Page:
New Delhi: In a career spanning more than 70 years, noted jurist Ram Jethmalani took on numerous cases that grabbed intense public and media attention. From representing stockbroker Harshad Mehta to being LK Advani's defence in the Hawala scam to fighting for Arvind Kejriwal in a defamation case filed by Arun Jaitley, Jethmalani represented several high-profile clients.
The case that first swung the spotlight on him was the infamous KM Nanavati case of 1959. India became obsessed with the saga from the moment decorated Naval commander Kawas Maneckshaw Nanavati entered the bedroom of his British wife Sylvia’s lover, Prem Ahuja, and shot him dead, and surrendered at a police station in Bombay.
Nanavati was charged under Section 302 and jury trial, the last in India, commenced. According to a BBC report, “swooning women threw lipstick-kissed currency notes” at Nanavati as he arrived for trial each day in full uniform.
The defence presented Nanavati as an upright and honest officer who was dedicated to the service of his country away from his “lonely and vulnerable wife”. Ahuja was portrayed as an immoral philanderer who “seduced” Sylvia.
While the saga of love and honour played out in court, outside the Parsi and Sindhi communities, to which Nanavati and Ahuja belonged respectively, gave their own spins to the narrative. The public seemed tilted in favour of the honest officer who tried to protect his wife’s honour — the defence had claimed that Nanavati had gone to Ahuja’s residence to ask if he would marry Sylvia if the couple divorced.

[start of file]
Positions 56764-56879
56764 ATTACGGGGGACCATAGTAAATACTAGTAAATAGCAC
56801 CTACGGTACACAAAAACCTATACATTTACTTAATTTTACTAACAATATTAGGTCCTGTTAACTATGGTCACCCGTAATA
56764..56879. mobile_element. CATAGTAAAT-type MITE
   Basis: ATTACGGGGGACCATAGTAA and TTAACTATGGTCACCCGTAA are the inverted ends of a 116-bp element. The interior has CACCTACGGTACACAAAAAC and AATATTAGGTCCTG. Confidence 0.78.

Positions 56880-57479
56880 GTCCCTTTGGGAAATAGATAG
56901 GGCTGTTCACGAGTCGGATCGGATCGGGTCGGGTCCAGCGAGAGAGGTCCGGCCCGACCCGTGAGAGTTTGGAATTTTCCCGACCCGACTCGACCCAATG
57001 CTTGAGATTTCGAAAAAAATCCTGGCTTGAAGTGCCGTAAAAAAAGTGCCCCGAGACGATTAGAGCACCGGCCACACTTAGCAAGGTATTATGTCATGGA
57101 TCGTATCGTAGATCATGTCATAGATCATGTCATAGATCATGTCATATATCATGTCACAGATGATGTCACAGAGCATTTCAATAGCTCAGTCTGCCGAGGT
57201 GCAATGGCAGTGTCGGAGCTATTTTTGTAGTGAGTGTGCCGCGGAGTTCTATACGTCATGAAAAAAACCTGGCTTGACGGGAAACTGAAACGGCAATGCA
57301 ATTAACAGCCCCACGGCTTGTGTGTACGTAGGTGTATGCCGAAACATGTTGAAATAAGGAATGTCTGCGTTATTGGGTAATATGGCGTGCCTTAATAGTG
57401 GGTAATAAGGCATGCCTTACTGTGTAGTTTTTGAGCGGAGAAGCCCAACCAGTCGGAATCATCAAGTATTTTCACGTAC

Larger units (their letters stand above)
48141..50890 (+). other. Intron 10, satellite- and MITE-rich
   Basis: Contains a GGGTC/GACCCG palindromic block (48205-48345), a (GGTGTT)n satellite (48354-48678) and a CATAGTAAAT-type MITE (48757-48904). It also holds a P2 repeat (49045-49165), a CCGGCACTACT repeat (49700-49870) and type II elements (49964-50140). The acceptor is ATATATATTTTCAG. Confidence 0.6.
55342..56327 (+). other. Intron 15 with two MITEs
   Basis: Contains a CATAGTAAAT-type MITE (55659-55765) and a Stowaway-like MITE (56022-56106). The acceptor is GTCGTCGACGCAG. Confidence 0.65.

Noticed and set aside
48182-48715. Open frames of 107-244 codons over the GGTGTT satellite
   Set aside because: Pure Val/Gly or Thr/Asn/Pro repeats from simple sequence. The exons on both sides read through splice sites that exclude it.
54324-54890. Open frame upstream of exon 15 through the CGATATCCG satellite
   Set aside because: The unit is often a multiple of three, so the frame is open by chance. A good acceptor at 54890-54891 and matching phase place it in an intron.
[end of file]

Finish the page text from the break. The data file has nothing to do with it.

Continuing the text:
Ram Jethmalani wasn’t representing either of the sides personally, but was part of the legal team put together by Ahuja’s sister Maimie. As a young lawyer, Jethmalani was on “watching brief”, but association with the case helped him establish himself in Bombay after moving from Karachi following Partition.
In a surprising verdict, the jury declared Nanavati not guilty on September 23, 1959, but the verdict was declared "perverse" by the judge. The case was then referred to the Bombay High Court.
On March 11, 1960, the HC found Nanavati guilty of killing Ahuja and sentenced him to life in prison. Within hours, the Governor of Bombay issued an unprecedented order and suspended the life sentence until the Supreme Court disposed of the defence’s appeal. In September that year, the apex court said the Governor had “overreached” his powers and struck down his order to suspend the sentence. Three days later, Nanavati was sent to prison. He was granted parole on health grounds in 1963 and moved into a hill resort.
In 1964, new Bombay Governor and Jawaharlal Nehru’s sister Vijayalakshmi Pandit pardoned Nanavati. Having reconciled, Nanavati and Sylvia emigrated to Canada with their three children in 1968, to live out the rest of their lives away from the bloody shadow of the infamous case. Nanavati died in July 2003.
The sensational case has inspired several books and movies, the most recent being Akshay Kumar-starrer Rustom.